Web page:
Ukraine- July 25, 2014
Prior to the MH17 disaster that killed 298 people on July 17, Ukraine had imposed a partial flight ban for the region. On July 1, flight plans below 26,000 feet were denied. Flights below 32,000 feet were banned after pro-Russian separatists shot down a Ukrainian military transport plane on July 14. The Antonov AN-26 transport plane was flying at 21,000 feet before it was brought down. Malaysia Airlines Flight 17 was flying at 33,000 feet before it crashed near Grabovo, Ukraine.
After the MH17 disaster, the Federal Aviation Administration (FAA) issued a Notice to Airmen (NOTAM) banning all U.S. flight operations in eastern Ukraine for an indefinite time. The FAA cited that “events have indicated the potential for continued hazardous activities.” They will reevaluate the status of the ban on October 3, 2014.
According to the Wall Street Journal, Ukrainian skies act as a main artery for global air travel. Over 400 flights would use their air space in a day. Flight paths that cross the Ukraine connect Northern Europe to the Middle East and Western Europe to Asia.
Some flight paths over Ukraine suspended
In other countries, the decision on whether or not to use the same flight path as MH17 may depend on the airline. In the U.S., the decision ultimately comes from the FAA, its air safety regulator. According to New.com.au, airlines in Australia are unrestricted but their Civil Aviation Safety Authority (CASA) does put out notices on high-risk areas. Qantas Airways started rerouting flights away from Ukraine in March after Russian troops entered the Crimea.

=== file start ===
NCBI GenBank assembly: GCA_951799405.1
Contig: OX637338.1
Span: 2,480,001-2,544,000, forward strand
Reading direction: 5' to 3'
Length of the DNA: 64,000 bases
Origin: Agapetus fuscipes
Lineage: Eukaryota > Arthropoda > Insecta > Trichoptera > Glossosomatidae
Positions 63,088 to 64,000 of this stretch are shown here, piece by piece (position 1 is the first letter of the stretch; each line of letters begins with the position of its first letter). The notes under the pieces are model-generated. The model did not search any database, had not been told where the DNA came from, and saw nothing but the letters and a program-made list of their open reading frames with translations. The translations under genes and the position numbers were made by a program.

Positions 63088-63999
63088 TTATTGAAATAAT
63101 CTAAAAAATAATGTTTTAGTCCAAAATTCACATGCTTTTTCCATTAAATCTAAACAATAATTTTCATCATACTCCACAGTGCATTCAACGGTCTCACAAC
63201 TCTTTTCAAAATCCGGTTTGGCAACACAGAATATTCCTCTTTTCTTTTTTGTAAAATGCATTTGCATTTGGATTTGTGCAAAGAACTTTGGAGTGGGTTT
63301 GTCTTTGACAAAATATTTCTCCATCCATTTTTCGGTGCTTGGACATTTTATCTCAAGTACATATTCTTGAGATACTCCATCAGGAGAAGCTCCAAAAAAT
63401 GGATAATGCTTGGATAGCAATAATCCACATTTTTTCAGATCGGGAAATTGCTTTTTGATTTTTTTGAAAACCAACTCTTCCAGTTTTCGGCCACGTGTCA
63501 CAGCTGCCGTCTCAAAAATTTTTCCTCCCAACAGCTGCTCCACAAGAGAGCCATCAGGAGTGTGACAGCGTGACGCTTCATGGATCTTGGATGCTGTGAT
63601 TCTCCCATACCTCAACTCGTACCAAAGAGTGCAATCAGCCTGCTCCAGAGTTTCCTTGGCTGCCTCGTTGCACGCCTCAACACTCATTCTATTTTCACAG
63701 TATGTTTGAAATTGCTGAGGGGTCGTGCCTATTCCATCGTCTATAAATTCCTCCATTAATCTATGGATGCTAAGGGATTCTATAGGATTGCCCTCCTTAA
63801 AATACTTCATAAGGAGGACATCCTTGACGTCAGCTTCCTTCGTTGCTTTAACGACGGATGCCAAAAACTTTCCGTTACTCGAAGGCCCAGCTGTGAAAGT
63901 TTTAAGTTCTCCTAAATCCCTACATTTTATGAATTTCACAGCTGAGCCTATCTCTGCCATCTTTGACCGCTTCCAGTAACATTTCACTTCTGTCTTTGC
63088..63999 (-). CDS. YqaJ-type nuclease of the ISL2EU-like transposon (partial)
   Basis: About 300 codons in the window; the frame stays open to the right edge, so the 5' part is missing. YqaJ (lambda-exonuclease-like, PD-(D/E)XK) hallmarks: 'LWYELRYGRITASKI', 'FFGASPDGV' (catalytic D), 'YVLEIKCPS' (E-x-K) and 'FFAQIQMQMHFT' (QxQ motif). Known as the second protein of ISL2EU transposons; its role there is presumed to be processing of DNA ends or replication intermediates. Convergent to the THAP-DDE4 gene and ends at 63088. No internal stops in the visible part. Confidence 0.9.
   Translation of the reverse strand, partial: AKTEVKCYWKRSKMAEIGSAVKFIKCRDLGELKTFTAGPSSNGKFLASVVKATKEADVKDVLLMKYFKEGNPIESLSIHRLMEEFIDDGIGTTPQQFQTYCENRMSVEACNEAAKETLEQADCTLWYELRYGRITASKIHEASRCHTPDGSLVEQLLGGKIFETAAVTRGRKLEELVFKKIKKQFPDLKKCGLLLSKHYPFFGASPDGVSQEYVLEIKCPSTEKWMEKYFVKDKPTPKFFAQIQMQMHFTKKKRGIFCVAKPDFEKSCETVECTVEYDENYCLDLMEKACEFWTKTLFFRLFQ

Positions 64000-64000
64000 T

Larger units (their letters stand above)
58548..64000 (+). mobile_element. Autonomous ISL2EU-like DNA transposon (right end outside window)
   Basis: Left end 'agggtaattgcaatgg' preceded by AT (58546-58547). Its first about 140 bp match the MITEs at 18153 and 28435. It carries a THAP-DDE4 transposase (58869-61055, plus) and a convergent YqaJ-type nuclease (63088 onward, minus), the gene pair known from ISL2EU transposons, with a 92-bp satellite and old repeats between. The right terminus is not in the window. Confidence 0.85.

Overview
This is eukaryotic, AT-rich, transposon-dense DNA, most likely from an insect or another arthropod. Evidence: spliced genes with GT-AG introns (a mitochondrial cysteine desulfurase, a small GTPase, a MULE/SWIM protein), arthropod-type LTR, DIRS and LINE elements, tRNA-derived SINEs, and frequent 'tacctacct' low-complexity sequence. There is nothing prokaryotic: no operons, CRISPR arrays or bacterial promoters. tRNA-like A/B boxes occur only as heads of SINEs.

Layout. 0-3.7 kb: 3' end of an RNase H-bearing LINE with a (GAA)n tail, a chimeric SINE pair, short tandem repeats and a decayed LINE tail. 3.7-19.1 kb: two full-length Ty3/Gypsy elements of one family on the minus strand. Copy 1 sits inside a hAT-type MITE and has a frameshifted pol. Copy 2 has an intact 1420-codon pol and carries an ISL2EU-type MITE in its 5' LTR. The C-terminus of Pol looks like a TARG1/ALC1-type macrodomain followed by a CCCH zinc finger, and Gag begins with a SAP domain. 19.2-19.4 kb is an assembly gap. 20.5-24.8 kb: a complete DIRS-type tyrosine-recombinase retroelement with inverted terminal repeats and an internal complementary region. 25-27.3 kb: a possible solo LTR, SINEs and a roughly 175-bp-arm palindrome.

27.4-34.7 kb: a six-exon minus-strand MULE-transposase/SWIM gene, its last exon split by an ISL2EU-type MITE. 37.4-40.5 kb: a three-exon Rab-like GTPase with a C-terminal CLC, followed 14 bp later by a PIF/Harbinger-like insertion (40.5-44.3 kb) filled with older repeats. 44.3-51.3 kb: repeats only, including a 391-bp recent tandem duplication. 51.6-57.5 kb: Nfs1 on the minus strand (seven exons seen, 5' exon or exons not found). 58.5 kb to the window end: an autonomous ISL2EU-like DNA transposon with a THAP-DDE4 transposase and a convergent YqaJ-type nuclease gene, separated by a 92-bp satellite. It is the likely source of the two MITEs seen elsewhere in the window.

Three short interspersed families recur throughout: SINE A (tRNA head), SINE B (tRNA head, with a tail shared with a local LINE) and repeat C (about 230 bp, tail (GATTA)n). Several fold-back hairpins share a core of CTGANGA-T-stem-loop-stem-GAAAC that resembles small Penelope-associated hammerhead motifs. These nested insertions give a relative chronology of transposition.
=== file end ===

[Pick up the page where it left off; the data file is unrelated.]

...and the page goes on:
Other airlines that stopped service after the MH17 crashed include:
· Transaero, a Russian airline, will avoid flight paths over Ukraine on all future flights.
· Delta Airlines released a statement saying they will not route flights through Ukrainian airspace.
· Korean Airlines Co., has also been avoiding flight paths over Eastern Ukraine since March and is reviewing their risk control assessments on other flights.
· Emirates Airline said it would suspend operations over Kiev and even returned a flight from Dubai.
· Thai Airways International PCL started redirecting flights that travel between Bangkok and Europe.
· British Airways released a statement saying that their flights only use Ukrainian airspace once a day on a route from Heathrow and Kiev.
· Air France, Turkish Airlines and Air India all said they would reroute flights away from Ukraine.
Will my plane fly over Ukraine?
Airlines don’t normally post details of flight paths to the public. To find out about a current flight path, including carriers that are flying over Ukrainian airspace, you can track a particular flight through websites like Flightradar24.com. This provides a real time view of planes various routes throughout the world.